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In this exercise, I'll show you how to combine the effects of multiple graphic styles. I'll also show you how to save the result as your own custom graphic style. I've saved my progress as Medium resolution.ai and I'm going to switch over to the layers panel, twirl open the Background layer, and then meatball that base Path right there, which is currently filled with a brick pattern. Now notice if I bring up to Graphic Styles panel, which you may recall you can also get by pressing Shift+F5, and it might take a moment or two for the Graphic Styles panel to populate, because Illustrator has to calculate all these thumbnails. Let's say that I go ahead and click on RGB Wood Grain in order to apply that style. Why then Illustrator is going to switch out all of the effects.
So it's going to completely modify everything inside the Appearance panel. If I now switchover to the Appearance panel, you'll see that my old Fill, my red fill has been replaced by a kind of low saturation orange fill. Nothing is assigned to it. We don't have the Texturizer effects anymore. We've got these new effects Grain, Accented Edges, and Plastic Wrap. And you can see what kind of contribution they make by turning him on or off. For example, let's say I don't want this paneling to be quite this dark. I love the effect that it looks like it has some sort of cheap vinyl goop on it, which is the contribution of the Plastic Wrap effect by the way.
But I don't want all this darkness. I want to lighten things up a little bit. You can lighten this effect by turning off Accented Edges and that will go ahead and reveal the Wood Grain in the background for what it is, with the Plastic Wrap in the foreground, because as you may recall, the top dynamic effect is the first one applied, the bottom one is the last one applied. All right, let's say we want to make some modifications to the Grain. For example, I want to make it go back and forth as opposed to up and down. I want a horizontal grain. So I'm going to click on Grain in order to bring up the Filter Gallery dialog box.
And then I'm going to change the Grain Type. You can mess with the Intensity and Contrast if you like. But I'm going to change the Grain Type from Vertical to Horizontal. You can experiment with the other ones of course. But the other ones don't produce wood like effects, just so you know. Now I'm going to click OK in order to apply that modification and then I'll wait a moment for Illustrator to do its thing and recalculate the effects and so forth. All right, that's how you replace one graphic style with another. What if you want to heap one graphic style onto another? So you want the results of both graphic styles to appear here inside the Appearance panel.
Then you press the Alt key or the Option key on the Mac and you click on a Style thumbnail. I'm going to Alt or Option+Click on RGB Rust. Now this is heaping on a lot of effects this time around, so it's going to be quite slow. You also have to bear in mind that I increase the Document Raster Effects Settings value to 150 ppi. So I am causing Illustrator to do some intense computational work. But the progress bars eventually should go away, as they have for me, and you'll end up getting this really nice interaction of that Wood Grain effect along with the texture pattern.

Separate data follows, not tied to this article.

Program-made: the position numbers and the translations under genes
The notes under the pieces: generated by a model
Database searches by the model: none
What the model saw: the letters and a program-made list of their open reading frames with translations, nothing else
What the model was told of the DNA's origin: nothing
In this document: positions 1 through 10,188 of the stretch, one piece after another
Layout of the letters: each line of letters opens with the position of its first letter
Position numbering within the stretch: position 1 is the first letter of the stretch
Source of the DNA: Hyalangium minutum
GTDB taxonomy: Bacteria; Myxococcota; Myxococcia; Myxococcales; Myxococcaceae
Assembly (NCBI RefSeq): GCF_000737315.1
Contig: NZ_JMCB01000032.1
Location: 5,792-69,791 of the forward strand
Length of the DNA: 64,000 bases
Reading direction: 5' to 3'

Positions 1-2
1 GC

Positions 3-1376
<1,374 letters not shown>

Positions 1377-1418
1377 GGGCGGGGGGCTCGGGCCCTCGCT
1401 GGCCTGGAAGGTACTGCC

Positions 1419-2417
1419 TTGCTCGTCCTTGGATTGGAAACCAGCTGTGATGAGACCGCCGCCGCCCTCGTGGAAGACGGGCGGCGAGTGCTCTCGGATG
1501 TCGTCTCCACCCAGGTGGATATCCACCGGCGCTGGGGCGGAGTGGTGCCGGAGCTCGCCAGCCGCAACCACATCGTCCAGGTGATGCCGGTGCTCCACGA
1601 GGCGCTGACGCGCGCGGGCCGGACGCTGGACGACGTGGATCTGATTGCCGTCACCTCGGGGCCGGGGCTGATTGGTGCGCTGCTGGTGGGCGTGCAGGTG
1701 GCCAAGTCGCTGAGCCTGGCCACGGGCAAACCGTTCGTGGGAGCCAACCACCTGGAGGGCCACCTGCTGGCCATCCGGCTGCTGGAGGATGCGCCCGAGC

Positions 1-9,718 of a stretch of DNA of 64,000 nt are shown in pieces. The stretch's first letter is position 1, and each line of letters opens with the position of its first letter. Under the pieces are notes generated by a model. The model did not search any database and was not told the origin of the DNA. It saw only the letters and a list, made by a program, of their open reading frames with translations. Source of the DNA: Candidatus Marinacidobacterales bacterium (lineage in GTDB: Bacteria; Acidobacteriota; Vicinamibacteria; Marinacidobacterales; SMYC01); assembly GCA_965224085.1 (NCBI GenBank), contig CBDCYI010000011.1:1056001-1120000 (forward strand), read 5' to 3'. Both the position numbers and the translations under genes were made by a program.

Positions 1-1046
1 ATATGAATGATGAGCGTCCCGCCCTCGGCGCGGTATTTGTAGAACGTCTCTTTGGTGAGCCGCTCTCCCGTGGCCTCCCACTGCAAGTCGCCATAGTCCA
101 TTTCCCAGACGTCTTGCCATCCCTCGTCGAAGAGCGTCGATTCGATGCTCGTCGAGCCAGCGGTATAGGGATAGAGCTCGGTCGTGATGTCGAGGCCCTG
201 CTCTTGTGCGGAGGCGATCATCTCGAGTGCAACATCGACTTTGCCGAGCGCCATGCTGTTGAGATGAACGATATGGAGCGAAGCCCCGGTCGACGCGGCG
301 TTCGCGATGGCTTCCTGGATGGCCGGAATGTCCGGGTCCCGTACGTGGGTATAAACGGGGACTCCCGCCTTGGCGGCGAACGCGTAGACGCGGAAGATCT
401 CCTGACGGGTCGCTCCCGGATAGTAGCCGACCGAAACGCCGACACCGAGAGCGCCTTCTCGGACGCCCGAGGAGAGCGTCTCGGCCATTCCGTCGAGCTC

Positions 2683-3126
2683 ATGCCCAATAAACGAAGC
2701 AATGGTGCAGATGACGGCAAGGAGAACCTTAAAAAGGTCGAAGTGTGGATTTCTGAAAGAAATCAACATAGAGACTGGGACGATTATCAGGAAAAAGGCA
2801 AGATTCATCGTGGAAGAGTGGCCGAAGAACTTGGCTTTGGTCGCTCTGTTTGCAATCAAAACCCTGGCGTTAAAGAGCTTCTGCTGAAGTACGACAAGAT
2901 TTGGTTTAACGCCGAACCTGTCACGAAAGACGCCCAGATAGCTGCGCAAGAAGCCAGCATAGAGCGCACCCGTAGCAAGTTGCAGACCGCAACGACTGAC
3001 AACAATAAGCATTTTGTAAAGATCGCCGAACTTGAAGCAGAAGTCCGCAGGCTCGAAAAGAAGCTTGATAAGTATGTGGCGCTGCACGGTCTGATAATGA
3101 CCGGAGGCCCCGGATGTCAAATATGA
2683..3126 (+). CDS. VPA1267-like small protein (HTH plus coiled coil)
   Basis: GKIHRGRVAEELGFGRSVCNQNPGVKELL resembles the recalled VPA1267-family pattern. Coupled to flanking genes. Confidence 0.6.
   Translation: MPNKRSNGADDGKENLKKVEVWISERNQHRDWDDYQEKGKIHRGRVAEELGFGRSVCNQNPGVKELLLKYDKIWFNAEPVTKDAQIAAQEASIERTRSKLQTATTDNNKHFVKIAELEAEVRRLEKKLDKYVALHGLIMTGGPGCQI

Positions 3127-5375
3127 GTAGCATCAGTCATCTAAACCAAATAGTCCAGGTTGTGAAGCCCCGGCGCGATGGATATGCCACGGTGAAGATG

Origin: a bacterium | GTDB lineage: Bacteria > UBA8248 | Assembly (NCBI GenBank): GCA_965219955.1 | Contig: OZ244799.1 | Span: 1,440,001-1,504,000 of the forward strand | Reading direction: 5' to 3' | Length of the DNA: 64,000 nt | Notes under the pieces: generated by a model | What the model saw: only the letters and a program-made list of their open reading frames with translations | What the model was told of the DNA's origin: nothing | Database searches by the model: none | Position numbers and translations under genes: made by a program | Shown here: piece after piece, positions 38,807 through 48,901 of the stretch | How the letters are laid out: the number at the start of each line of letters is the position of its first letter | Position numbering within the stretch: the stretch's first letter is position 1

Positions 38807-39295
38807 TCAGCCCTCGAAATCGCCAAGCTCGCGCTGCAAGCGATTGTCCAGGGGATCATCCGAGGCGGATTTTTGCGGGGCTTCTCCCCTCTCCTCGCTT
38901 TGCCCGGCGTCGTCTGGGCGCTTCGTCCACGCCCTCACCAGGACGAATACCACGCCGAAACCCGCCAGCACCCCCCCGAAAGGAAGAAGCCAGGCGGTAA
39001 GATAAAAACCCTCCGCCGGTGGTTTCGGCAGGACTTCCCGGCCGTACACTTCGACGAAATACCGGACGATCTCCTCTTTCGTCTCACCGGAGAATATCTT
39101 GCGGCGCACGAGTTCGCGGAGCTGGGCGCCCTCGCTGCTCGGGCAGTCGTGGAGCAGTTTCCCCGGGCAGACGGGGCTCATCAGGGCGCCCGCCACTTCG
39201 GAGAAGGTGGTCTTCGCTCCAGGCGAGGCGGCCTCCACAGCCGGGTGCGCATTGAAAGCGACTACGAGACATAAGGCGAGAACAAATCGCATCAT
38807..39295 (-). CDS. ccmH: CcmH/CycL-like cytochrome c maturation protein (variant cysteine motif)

So what I've ended up doing is adding a couple of additional fills. Each one of those fills may or may not have-- I'm not actually sure. They both have Spatter effects associated with them. That's interesting. And then I've also added a couple of additional Photoshop effects to the overall object including Diffuse Glow and Craquelure. You can check those out just by clicking on those links. However, what I want to do at this point is save out the results. Save out this wicked cool effect as my own custom graphic style. I'm going to do that by dropping down to the bottom of the Graphic Styles panel and Alt+Clicking or Option+ Clicking on that little Page icon.
By virtue of the fact that I held down the Alt or Option key, I force the display of the Graphic Style Options dialog box. That means I can go ahead and name this guy as I create it, which is a good idea, because otherwise things can get pretty sluggish. Now I'll go ahead and call it Wood & texture and then I'll click OK. And then, strangely Illustrator has to run through all the progress bars again. It basically has to recalculate the entire effect. That's somewhat problematic in my opinion. But it seems to be the price of creating a graphic style. Anyway, once the progress bars go way.
You'll see at the bottom of your list a new style that's called Wood texture. Darn it! It doesn't take the Ampersand. So I'm going to have to double- click on it in order to rename it. There is a tip for you. Don't use an Ampersand. I'll call it Wood and texture. Click OK. I'll cross my fingers that Illustrator doesn't have to this time redisplay the progress bars. Yay! And that is how not only you use dynamic effects inside of Illustrator, but how you combine your vector-based dynamic effects with pixel-based dynamic effects, adjust their resolutions, and of course combine the effects of graphic styles and save off your own here inside Illustrator.
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